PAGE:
[Photo credit Classis Ravenna.]
The recently-opened Classis museum in Ravenna may very well be your first stop when you visit this Emilia-Romagna city most people know for its extraordinary mosaics, part of Unesco’s World Heritage sites.
Perhaps not many are aware though of the important role Ravenna played in the past, and this museum aims to provide not only an overview of the history of Ravenna and its territory, but also the context that led Ravenna to become the capital of three different empires or kingdoms (the Western Roman Empire, the Ostrogothic Kingdom and the Kingdom of the Lombards).
The museum, housed inside a former sugar factory, covers the history of Ravenna from the first settlements, thought to be Etruscans and Umbrians, through the year 1,000 AD. It displays a collection of 800 archeological finds and everyday objects. The collection is enriched by 3D reconstructions, films and scale models, including one of the former imperial palace, which only scholars had the chance to see so far through recreations. Classis, which is a Latin word meaning fleet, includes a research center.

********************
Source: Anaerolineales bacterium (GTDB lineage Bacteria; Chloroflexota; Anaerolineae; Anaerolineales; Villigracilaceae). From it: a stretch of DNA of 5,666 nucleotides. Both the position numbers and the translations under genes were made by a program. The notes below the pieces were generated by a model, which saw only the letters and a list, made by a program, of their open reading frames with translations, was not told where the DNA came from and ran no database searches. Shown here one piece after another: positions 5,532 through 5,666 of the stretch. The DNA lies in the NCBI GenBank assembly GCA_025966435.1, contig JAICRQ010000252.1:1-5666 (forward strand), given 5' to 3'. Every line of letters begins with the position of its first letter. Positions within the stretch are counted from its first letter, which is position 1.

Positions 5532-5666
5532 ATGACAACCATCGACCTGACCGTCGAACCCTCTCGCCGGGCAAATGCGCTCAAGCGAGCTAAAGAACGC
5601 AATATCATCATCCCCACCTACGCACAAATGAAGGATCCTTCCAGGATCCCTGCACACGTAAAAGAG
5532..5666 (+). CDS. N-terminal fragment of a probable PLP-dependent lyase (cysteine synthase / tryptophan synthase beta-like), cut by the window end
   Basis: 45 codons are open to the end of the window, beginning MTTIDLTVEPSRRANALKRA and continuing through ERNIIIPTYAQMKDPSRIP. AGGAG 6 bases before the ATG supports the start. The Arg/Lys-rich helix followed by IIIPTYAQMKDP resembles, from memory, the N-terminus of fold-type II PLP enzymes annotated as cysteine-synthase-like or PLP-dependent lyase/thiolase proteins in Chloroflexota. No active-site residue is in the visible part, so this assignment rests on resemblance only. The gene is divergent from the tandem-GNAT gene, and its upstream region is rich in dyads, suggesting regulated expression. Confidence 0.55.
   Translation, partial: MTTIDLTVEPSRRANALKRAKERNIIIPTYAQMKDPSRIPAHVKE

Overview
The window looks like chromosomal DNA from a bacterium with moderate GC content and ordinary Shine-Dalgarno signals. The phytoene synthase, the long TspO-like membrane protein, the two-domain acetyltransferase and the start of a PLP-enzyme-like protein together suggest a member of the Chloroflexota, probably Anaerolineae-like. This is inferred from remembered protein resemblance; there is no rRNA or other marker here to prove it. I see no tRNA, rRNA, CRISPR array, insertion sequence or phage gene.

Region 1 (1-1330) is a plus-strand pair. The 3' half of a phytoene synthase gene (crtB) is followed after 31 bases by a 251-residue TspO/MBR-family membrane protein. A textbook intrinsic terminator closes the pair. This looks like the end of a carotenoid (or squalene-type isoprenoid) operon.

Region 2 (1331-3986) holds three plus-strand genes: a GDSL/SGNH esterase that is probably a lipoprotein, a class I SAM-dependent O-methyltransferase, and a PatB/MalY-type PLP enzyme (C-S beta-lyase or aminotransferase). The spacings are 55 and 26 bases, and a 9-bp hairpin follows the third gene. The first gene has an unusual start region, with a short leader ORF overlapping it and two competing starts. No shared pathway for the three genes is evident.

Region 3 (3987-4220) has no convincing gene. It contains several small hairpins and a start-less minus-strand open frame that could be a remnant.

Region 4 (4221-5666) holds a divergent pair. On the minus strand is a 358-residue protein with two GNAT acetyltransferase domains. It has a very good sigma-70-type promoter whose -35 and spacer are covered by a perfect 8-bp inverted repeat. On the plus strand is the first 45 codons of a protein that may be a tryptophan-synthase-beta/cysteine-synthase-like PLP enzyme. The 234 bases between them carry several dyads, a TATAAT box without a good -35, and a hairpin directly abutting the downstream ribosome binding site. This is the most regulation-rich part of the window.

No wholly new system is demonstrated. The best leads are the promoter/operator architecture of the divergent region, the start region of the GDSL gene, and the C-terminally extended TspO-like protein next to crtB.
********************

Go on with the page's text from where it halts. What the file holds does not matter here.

The museum thus becomes an integral part of the archeological area of Classe, which includes the magnificent Basilica of Sant’Apollinare in Classe, one of the most beautiful and important early Christian basilicas in Italy; and the military harbor established by Octavian (later emperor Augustus) between 35 and 12 BC. For almost 500 years, it was an important strategic commercial and military port, housing one of the most important fleets of the Roman empire.
The museum’s set up is both chronological and thematic, and includes in-depth analysis of the aspects most closely connected to the history of Ravenna, such as the relation of the city to the sea.
Classe is about four kilometers from the historic center of Ravenna. It can be reached by bus n. 4 from the city center, or by train from Bologna. Entrance fee is €7.